Turkey withdraws from Iraq

MUSTAFA OZER/AFP/Getty Images Turkey has withdrawn its troops from Iraq today according to a statement from the army’s General Staff: “It was determined that the aims set at the start of the operation had been achieved,” the General Staff said in a statement. “Our units returned to their bases (in Turkey) on the morning of ...

By , a former associate editor at Foreign Policy.
596209_turkish_soldiers_800620592.jpg
596209_turkish_soldiers_800620592.jpg

MUSTAFA OZER/AFP/Getty Images

Turkey has withdrawn its troops from Iraq today according to a statement from the army's General Staff:

"It was determined that the aims set at the start of the operation had been achieved," the General Staff said in a statement. "Our units returned to their bases (in Turkey) on the morning of February 29."

MUSTAFA OZER/AFP/Getty Images

Turkey has withdrawn its troops from Iraq today according to a statement from the army’s General Staff:

“It was determined that the aims set at the start of the operation had been achieved,” the General Staff said in a statement. “Our units returned to their bases (in Turkey) on the morning of February 29.”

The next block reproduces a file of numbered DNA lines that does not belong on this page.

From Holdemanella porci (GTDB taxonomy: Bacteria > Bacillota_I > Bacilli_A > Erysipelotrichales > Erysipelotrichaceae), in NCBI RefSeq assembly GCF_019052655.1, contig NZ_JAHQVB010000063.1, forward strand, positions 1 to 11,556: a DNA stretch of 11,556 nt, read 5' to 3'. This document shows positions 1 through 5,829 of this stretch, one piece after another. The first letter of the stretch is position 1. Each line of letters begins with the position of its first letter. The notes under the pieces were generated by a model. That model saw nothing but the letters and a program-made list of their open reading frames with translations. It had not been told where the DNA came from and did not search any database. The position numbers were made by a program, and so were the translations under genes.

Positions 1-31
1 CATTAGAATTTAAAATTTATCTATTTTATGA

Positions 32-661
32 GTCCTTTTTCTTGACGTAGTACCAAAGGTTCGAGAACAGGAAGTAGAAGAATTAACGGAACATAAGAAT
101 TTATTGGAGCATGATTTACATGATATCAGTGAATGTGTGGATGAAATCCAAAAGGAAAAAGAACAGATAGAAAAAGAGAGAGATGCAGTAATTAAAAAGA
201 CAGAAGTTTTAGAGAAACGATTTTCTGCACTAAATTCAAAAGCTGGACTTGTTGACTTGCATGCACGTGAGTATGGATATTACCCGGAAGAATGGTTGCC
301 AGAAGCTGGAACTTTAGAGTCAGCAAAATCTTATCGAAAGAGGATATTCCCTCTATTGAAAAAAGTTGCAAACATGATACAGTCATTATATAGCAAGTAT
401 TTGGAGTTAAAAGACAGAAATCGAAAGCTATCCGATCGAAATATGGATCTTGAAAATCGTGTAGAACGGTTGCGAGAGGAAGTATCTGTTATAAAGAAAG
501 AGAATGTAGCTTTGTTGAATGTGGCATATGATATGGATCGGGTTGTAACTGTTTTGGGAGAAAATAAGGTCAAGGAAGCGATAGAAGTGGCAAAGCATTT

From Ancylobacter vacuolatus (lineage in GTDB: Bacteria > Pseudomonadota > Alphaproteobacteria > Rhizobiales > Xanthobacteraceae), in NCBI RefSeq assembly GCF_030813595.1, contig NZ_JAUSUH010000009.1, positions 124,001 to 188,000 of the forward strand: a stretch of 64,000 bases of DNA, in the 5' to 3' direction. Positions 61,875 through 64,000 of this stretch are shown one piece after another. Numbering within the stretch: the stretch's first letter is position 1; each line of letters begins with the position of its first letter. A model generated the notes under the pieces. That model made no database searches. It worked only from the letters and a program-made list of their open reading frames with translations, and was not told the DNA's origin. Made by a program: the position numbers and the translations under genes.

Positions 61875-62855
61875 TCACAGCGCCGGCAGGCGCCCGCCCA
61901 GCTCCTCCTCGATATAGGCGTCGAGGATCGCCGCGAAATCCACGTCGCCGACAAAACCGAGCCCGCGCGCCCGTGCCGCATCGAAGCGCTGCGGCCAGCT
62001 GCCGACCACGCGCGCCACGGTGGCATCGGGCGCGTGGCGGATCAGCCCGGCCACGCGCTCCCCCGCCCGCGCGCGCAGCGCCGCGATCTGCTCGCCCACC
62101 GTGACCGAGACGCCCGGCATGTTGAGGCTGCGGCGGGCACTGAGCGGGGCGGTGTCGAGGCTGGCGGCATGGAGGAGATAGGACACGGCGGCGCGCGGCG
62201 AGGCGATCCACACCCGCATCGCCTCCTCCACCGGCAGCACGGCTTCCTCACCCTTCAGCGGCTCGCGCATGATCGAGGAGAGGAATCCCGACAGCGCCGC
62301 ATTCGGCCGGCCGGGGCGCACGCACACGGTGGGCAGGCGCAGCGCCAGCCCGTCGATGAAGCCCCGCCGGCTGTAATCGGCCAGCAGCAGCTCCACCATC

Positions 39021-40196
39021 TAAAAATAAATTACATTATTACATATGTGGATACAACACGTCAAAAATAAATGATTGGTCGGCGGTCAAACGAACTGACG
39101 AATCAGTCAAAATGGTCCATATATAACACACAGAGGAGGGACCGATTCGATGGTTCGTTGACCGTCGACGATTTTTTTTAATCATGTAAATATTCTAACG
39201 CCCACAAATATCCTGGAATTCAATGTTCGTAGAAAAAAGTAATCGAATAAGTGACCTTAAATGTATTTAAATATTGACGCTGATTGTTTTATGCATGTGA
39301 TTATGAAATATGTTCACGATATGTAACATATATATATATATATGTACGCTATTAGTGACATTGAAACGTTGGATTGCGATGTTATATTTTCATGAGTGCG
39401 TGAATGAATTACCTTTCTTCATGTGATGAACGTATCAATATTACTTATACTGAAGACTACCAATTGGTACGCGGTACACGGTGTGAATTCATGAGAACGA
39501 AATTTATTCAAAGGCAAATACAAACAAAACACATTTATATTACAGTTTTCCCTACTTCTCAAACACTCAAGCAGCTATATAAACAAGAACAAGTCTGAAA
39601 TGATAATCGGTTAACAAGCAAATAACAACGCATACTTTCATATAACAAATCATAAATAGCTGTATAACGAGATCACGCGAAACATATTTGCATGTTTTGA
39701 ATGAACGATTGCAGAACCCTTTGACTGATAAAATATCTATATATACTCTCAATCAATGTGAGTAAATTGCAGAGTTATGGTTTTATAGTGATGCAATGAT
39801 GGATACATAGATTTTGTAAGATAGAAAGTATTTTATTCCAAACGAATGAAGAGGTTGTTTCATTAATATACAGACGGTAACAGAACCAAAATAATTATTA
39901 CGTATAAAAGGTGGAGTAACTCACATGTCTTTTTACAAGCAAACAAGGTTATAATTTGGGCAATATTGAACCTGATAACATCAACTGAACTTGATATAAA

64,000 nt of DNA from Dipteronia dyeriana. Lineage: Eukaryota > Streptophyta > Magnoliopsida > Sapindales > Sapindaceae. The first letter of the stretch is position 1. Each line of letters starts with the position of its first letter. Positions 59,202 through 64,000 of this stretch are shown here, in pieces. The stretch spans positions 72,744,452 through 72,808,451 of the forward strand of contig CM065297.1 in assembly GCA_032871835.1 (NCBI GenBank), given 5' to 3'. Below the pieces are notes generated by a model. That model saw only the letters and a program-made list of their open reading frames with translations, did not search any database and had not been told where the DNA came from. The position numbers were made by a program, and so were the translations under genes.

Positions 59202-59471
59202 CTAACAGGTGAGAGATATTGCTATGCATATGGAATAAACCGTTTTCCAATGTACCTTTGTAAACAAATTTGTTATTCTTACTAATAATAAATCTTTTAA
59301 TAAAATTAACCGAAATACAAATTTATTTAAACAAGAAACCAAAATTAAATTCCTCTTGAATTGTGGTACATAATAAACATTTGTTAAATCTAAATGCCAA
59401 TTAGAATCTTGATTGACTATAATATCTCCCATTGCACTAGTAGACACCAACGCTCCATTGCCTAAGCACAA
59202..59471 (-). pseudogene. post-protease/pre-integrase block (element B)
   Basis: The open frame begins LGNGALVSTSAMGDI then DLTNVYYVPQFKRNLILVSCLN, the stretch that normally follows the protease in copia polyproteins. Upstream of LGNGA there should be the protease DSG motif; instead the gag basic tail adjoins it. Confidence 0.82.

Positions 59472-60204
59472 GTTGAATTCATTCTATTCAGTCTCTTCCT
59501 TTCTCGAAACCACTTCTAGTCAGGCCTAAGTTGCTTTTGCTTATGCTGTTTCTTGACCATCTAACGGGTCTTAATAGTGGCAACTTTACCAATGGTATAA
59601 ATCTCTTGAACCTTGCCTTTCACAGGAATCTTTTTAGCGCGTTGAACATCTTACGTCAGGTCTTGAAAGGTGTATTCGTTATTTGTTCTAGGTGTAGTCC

Turkey claims it killed 240 P.K.K. rebels during the eight day operation and suffered 27 casualties of its own. The P.K.K, meanwhile, says that it has killed 130 Turkish troops and is also claiming victory:

“Because of the fierce battles between the PKK and the Turkish forces, the Turkish forces have withdrawn,” said Ahmed Danees, the PKK’s foreign relations spokesman in northern Iraq.

It’s fairly clear that neither side scored a decisive blow and this conflict isn’t anywhere near to a resolution. Still, Turkey’s ground invasion didn’t lead to the region-wide catastrophe that many had feared. That, at least, is cause for relief.

Joshua Keating was an associate editor at Foreign Policy. Twitter: @joshuakeating

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